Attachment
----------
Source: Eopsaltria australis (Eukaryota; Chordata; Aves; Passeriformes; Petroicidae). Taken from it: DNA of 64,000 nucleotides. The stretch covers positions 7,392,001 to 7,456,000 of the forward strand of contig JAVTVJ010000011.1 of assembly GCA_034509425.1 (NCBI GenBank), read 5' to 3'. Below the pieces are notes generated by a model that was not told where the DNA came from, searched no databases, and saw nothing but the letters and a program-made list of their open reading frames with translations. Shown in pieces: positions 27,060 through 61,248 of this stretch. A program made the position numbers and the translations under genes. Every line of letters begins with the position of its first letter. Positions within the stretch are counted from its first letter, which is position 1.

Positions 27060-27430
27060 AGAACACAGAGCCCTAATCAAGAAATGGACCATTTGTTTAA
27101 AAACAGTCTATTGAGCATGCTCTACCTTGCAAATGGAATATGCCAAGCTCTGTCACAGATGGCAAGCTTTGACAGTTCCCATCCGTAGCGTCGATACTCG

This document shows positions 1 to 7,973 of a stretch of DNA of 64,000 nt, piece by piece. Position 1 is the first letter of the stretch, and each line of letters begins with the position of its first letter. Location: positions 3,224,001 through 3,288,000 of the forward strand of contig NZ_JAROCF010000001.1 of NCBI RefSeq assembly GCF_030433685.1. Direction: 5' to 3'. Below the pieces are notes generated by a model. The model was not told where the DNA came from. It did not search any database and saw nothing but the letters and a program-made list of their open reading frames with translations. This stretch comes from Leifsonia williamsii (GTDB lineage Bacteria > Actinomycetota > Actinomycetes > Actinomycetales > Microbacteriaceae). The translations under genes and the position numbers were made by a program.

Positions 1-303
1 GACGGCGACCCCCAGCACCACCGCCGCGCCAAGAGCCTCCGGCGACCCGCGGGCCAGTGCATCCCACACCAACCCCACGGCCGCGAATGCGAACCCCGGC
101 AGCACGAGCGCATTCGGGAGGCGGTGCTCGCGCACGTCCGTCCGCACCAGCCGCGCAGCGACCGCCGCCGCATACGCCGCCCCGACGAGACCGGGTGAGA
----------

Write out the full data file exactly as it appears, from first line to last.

Source: Eopsaltria australis (Eukaryota; Chordata; Aves; Passeriformes; Petroicidae). Taken from it: DNA of 64,000 nucleotides. The stretch covers positions 7,392,001 to 7,456,000 of the forward strand of contig JAVTVJ010000011.1 of assembly GCA_034509425.1 (NCBI GenBank), read 5' to 3'. Below the pieces are notes generated by a model that was not told where the DNA came from, searched no databases, and saw nothing but the letters and a program-made list of their open reading frames with translations. Shown in pieces: positions 27,060 through 61,248 of this stretch. A program made the position numbers and the translations under genes. Every line of letters begins with the position of its first letter. Positions within the stretch are counted from its first letter, which is position 1.

Positions 27060-27430
27060 AGAACACAGAGCCCTAATCAAGAAATGGACCATTTGTTTAA
27101 AAACAGTCTATTGAGCATGCTCTACCTTGCAAATGGAATATGCCAAGCTCTGTCACAGATGGCAAGCTTTGACAGTTCCCATCCGTAGCGTCGATACTCG

This document shows positions 1 to 7,973 of a stretch of DNA of 64,000 nt, piece by piece. Position 1 is the first letter of the stretch, and each line of letters begins with the position of its first letter. Location: positions 3,224,001 through 3,288,000 of the forward strand of contig NZ_JAROCF010000001.1 of NCBI RefSeq assembly GCF_030433685.1. Direction: 5' to 3'. Below the pieces are notes generated by a model. The model was not told where the DNA came from. It did not search any database and saw nothing but the letters and a program-made list of their open reading frames with translations. This stretch comes from Leifsonia williamsii (GTDB lineage Bacteria > Actinomycetota > Actinomycetes > Actinomycetales > Microbacteriaceae). The translations under genes and the position numbers were made by a program.

Positions 1-303
1 GACGGCGACCCCCAGCACCACCGCCGCGCCAAGAGCCTCCGGCGACCCGCGGGCCAGTGCATCCCACACCAACCCCACGGCCGCGAATGCGAACCCCGGC
101 AGCACGAGCGCATTCGGGAGGCGGTGCTCGCGCACGTCCGTCCGCACCAGCCGCGCAGCGACCGCCGCCGCATACGCCGCCCCGACGAGACCGGGTGAGA